The majority of bacteria in nature are thought to exist in biofilms, surface-associated communities in which the cells are embedded within a self-produced matrix [1]. Numerous studies have provided evidence that cells in biofilms exhibit drastically altered properties compared to their planktonic counterparts. Particularly due to their enhanced tolerance towards all kinds of environmentally induced stresses, biofilms are important in environmental, medical, and industrial settings [2], [3]. Biofilm formation is a complex process which significantly varies between bacterial species and depends on the environmental conditions, however, it is generally divided into several commonly occurring steps: Planktonic cells attach to a surface, become permanently immobilized, and begin to form three-dimensional structures [4], [5]. Factors such as flagella-mediated motility and proteinaceous surface structures, pili or fimbriae, are thought to facilitate surface contact and to mediate transient attachment [6]. Permanent attachment might require further adhesins, such as LapA in Pseudomonas fluorescens [7], or the polysaccharide PGA in Escherichia coli [8]. A recent study demonstrated that production of the polar holdfast adhesive polysaccharide required for permanent attachment of Caulobacter crescentus is stimulated by surface contact, a process that occurred within minutes [9]. Thus, the response of bacterial cells to surface attachment is an important prerequisite for subsequent biofilm development. In contrast, bacterial association with a surface might not only lead to a sessile lifestyle but may result in another form of group behavior, a flagella-mediated movement of cell groups over a surface, referred to as swarming [10]. However, the nature and perception of underlying signals and the corresponding regulating systems involved in stimulating either biofilm formation or swarming are still largely unknown.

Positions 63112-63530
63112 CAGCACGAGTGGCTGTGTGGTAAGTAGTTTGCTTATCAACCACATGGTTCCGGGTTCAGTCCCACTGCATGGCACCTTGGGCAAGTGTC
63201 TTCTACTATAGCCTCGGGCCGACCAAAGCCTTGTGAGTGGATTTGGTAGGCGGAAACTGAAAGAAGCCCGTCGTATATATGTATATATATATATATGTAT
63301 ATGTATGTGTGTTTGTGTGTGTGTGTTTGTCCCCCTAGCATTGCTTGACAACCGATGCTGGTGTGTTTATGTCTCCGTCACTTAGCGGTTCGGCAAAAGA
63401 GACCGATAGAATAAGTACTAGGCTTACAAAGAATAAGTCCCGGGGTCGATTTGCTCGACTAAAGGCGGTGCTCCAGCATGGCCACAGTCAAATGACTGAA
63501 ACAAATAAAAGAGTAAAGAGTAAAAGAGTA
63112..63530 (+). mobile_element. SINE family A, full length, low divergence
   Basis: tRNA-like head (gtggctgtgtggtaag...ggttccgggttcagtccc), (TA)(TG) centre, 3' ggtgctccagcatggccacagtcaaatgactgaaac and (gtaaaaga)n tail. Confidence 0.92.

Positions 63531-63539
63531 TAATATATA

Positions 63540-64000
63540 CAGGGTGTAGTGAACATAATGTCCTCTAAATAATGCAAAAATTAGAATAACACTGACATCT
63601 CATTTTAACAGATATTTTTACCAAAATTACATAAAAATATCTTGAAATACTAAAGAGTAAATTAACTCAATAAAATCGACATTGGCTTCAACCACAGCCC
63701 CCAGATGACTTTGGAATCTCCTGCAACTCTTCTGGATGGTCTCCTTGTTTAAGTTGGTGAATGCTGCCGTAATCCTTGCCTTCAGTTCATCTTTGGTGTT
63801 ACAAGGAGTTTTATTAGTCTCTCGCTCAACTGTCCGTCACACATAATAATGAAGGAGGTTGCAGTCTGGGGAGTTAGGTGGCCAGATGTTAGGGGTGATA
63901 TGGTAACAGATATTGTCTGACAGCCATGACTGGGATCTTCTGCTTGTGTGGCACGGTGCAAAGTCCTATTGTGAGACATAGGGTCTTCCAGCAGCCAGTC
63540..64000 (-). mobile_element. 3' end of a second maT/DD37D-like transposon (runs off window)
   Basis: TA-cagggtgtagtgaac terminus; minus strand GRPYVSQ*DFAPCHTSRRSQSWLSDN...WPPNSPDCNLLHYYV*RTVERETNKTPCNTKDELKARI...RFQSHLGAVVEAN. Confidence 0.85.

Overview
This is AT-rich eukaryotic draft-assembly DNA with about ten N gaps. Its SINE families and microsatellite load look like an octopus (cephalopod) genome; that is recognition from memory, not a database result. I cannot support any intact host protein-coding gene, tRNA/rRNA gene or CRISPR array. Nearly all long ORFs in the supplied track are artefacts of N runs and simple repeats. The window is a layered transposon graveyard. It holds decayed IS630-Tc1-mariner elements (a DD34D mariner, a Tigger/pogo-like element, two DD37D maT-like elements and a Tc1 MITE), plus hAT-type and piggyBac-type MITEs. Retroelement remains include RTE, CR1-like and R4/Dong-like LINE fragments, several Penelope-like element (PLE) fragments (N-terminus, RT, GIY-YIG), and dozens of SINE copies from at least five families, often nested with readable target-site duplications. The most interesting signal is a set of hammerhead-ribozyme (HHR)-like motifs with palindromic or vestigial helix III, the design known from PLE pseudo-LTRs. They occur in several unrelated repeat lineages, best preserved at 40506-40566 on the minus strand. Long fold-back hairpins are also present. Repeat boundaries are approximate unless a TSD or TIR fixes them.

Dissimilatory metal ion-reducing bacteria are involved in the elemental cycling of metals and are thought to bear potential for applications in bioremediation processes or the production of microbial fuel cells [11][13]. The facultatively anaerobic gammaproteobacterium Shewanella oneidensis MR-1 has become a model organism for biofilm formation of species belonging to this group of bacteria. A number of studies have been carried out by monitoring surface-associated growth of fluorescently labeled cells in hydrodynamic flow chamber systems by means of confocal laser scanning microscopy. The studies have demonstrated that biofilm formation of S. oneidensis MR-1 starts with single cells attaching to the surface and proceeds through formation of microcolonies and surface coverage before large three-dimensional structures are formed [14][24]. A functional flagellar system, a mannose-sensitive heme agglutination (MSHA) type IV pilus system, and the presence of extracellular DNA (eDNA) are implicated to be critical factors involved in the initial step [15], [17], [20]. The following progression from the monolayer state to three-dimensional development depends on the mxdABCD gene cluster, which is likely required for the synthesis of an extracellular polysaccharide as an important component for the structural integrity of the population [16], [20]. In addition, eDNA and a Bap/RTX cell surface protein have been demonstrated to be required for normal biofilm formation [15], [25].